"This will be a non-smoking flight," said Dan Meisels. "There will be no snacks served."
Mr. Meisels, director of the UMass Memorial EMS program, was referring to the medical center's new LifeFlight medical helicopter, which was put into service last week, replacing another helicopter.
The helicopter, a 2008 American Eurocopter EC135 T2 Plus, was customized for UMass Memorial with the latest technology available in emergency medicine. The newer model has a compact design, advanced technology, more efficient, 50 percent quieter and will lower maintenance and operation costs.
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"The other helicopter was more of a pickup truck," said Ed Shoemaker, the pilot. "But this is more of a Ferrari."
On a 10-minute flight over Worcester yesterday, sailboats could be seen on the waters of Lake Quinsigamond as the aircraft took off from the UMass Memorial campus.
Sitting next to the pilot, the ride was smoother and quieter than expected. The interior of the aircraft wasn't spacious but officials said it easily accommodated all their emergency medical needs.
The flight looped around Worcester and to the north one could see Mount Wachusett and Mount Monadnock.
Wachusett Reservoir was clearly visible from the air and the size and scope of the new Worcester State Hospital was on display as the helicopter passed over the east side of Worcester.
The blue and white medical helicopter's helipad is on a roof at the emergency and trauma center at UMass Memorial Medical Center - University Campus. Mr. Meisels said the customized air ambulance will enhance the hospital's ability to provide life-saving, pre-hospital care for seriously injured or ill patients throughout New England.
"I can't think of a single hospital we can't get to," Mr. Meisels said.
LifeFlight - the first air ambulance program in the region - began in 1982, and since then, UMass Memorial emergency personnel have cared for more than 26,000 patients across a 130-mile coverage area that stretches from southern Connecticut to New Hampshire and from Boston to Albany.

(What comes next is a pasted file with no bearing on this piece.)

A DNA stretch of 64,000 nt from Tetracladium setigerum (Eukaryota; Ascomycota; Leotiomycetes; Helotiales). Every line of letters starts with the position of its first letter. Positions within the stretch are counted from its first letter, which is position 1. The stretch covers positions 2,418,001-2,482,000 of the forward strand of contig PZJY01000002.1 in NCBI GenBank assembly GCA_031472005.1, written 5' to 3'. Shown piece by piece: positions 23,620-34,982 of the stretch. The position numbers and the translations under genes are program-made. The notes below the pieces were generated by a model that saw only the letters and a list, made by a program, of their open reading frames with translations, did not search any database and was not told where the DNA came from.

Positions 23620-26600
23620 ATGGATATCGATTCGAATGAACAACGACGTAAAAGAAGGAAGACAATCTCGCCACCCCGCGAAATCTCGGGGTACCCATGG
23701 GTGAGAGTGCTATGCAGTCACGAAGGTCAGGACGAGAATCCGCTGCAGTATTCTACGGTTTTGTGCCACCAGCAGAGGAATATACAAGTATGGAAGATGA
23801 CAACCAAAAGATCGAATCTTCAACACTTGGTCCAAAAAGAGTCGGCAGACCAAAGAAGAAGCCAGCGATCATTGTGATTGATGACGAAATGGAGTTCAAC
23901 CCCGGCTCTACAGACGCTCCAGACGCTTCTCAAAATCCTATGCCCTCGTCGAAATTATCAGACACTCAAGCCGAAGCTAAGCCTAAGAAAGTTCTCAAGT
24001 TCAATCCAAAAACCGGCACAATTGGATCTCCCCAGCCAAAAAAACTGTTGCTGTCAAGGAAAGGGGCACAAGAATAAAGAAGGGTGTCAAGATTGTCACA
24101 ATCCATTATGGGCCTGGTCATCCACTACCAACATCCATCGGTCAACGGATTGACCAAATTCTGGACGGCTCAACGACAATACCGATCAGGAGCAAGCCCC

About half of the calls are for accidents and the remaining flights move critical care patients, including those who need cardiac catheterization and cardiac surgery, from one hospital to another.
The average cost for a medically-equipped EC135 helicopter is in the $6 million to $7 million range, depending on interior options.
In addition to its role in patient care, LifeFlight serves as a training tool and is a key component in the University of Massachusetts Medical School's emergency medicine residency program.
"It's actually a draw for the third-year residency program," Mr. Meisels said.
In addition to the pilot, a flight nurse and emergency resident physician are on every LifeFlight
Mr. Shoemaker is one of four pilots who fly the LifeFlight helicopter for UMass; he is employed by Englewood, Colo.-based Air Methods Corp., the largest provider of air medical emergency transportation services in the country.
He said the LifeFlight pilots look for a 100-foot by 100-foot open area with less than a 5-degree slope on a relatively flat surface to land.
"I'm thinking about how I'm getting there," Mr. Shoemaker said. "And if something goes wrong, how I'm getting out of there?"
Local police and fire officials designate landing spots in towns and cities, according to Mr. Shoemaker.
"There's at least five predetermined spots in Douglas," Mr. Shoemaker said. He said pilots are always on the lookout for wires, trees and sign posts so they can steer clear.
The medical center's dispatch center is located just steps from the helicopter's landing pad. When a call comes in, dispatchers obtain medical information while the pilot performs a risk assessment for the potential flight, including a check of weather conditions. LifeFlight and a medical flight team are available 24-hours a day, 365 days a year.
"From the time we get a call," Mr. Meisels said. "We can get off the ground in 6 to 10 minutes."
Who decides which patients should be transported in LifeFlight or any medical helicopter?
LifeFlight can accommodate one patient quite comfortably, but could take two patients if necessary, according to Mr. Shoemaker. He said if there is room for a family member, the crew tries to accommodate the request, but there is not always room in the helicopter.
Dr. Marc C. Restuccia, emergency medicine physician at UMass Memorial Medical Center - University Campus and medical director of Worcester EMS and LifeFlight, said his office overlooks the LifeFlight helipad.
"It never gets old," Dr. Restuccia said. "Every time I hear the aircraft coming in or going out, I stop what I'm doing."